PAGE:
Tracheate Arthropoda with the body divided into three regions', a head, thorax, and abdomen. The head carries a pair of antennae and three pairs of oral appendages, the thorax three pairs of jointed locomotor appendages, and in most instances one or two pairs of wings. Abdominal limbs are rarely present.

The head shows no trace of segmentation and is sharply marked off from the thorax, to which it is moveably connected by a neck in the imago. It is also generally distinct in the larva except in some Diptera. The thorax consists of a pro-, meso-, and nieta-thorax. The pro-thorax may be free, e. g. Coleoptera, many Rhynchota, but as a rule the three somites are firmly united. The pro-thorax is generally small, the meso-and meta-thorax either equal in size or one larger than the other, the variations depending on the peculiarities, etc. of the wings. The thoracic somites, especially the meso- and meta-thorax, are rarely ring-like (Aptery-gogenea), but have well-developed tergal and pleural regions. The sternal region varies much in size. The abdomen consists typically of eleven somites, but the number may be reduced in certain groups, e.g. to ten in Lepidoptera etc, to nine or eight in many Diptera. The successive somites are connected by soft intersegmental membranes, which admit of contraction and expansion of the abdomen in respiration and of its distension by the sexual products. Each somite of the abdomen may have the form of a ring (Apterygogenea; Plecopterd), or may have a firm tergal and sternal plate connected laterally by soft pleural membranes.

The shape of the abdomen varies much. The first somite may remain independent, e. g. Dermaptera, Ephemeridae, or it may lose its sternal plate whilst the tergal plate becomes connected to the meta-thorax, e. g. Coleoptera, Trichoptera, a change that may extend to more or fewer of the following somites. In Hymenoptera with a pedunculate abdomen the peduncle is formed by the contracted second, or second and third somites. The meta-thorax in Macro-Lepidoptera, Diptera, and Rhynchota Homoptera is so closely united to the first abdominal somite that in most instances it appears to be a portion of it, the meso-thorax being very large.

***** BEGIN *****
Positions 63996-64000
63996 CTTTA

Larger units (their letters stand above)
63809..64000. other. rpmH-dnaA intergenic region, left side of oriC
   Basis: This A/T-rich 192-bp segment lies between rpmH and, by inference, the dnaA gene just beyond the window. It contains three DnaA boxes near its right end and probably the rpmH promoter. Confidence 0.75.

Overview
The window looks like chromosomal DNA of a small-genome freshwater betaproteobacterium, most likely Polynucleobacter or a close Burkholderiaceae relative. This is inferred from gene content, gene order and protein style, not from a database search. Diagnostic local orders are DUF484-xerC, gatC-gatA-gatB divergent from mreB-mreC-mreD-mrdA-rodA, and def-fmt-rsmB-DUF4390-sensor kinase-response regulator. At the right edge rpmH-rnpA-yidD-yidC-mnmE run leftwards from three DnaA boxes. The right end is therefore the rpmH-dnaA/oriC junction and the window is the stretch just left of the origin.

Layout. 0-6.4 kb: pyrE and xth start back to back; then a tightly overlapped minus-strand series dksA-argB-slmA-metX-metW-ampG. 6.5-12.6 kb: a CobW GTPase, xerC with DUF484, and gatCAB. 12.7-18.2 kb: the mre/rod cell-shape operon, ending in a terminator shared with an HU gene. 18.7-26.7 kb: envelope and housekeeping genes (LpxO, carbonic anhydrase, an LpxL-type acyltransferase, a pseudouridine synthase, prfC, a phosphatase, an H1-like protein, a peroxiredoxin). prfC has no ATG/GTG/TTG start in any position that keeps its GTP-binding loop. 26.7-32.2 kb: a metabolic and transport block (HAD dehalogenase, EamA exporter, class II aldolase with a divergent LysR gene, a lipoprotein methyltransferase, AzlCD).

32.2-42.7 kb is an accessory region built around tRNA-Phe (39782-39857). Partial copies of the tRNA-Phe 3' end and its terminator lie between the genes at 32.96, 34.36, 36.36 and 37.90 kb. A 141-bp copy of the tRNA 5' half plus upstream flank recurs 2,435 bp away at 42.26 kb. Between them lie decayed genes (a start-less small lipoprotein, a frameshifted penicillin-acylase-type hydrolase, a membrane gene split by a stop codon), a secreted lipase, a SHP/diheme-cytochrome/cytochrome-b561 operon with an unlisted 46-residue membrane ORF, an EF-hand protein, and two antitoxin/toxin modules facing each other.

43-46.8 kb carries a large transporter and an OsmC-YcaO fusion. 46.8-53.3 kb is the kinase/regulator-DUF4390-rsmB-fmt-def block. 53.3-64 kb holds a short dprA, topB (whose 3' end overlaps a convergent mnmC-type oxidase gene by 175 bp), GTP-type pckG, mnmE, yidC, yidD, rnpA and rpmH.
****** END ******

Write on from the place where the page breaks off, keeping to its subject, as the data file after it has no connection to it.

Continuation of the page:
The head bears the antennae, mandibles, maxillae, labium or second maxillae. The antennae, processes as in Myriapoda of the procephalic lobes and not appendages, are borne on the margin of the head in front of the eyes in more primitive forms, or upon the vertex, i. e. summit of the head. They are jointed, and their length, shape, and other secondary characters are very variable. They lodge peculiar nerve-endings and appear to be olfactory in function. The mouth-parts may be similar in all stages of life and then either adapted for biting (Menognathd) or for sucking (Menorhyncha), or else in the larva they are adapted for biting, in the imago for sucking (Metagnathd), the change commencing in the pupal, and rarely affecting the larval, stage. The mandibles are one-jointed and never possess a palp, and are furnished in biting insects with a variously conformed biting or masticatory surface, whilst in sucking insects they may be reduced to a pair of stilets (i. e. are setaceous), e. g. Rhynchota, become rudimentary as in many Diptera, or even completely lost as in Lepidoptera with rare exceptions (see p. 150). The maxillae have a complicated structure when fully developed as in biting insects (see p. 140), and are provided with jointed palpi1. The two galeae are lengthened out, and each one forms one half of the antlia in Lepidoptera. In other sucking insects the maxillae may be reduced to stilets, e. g.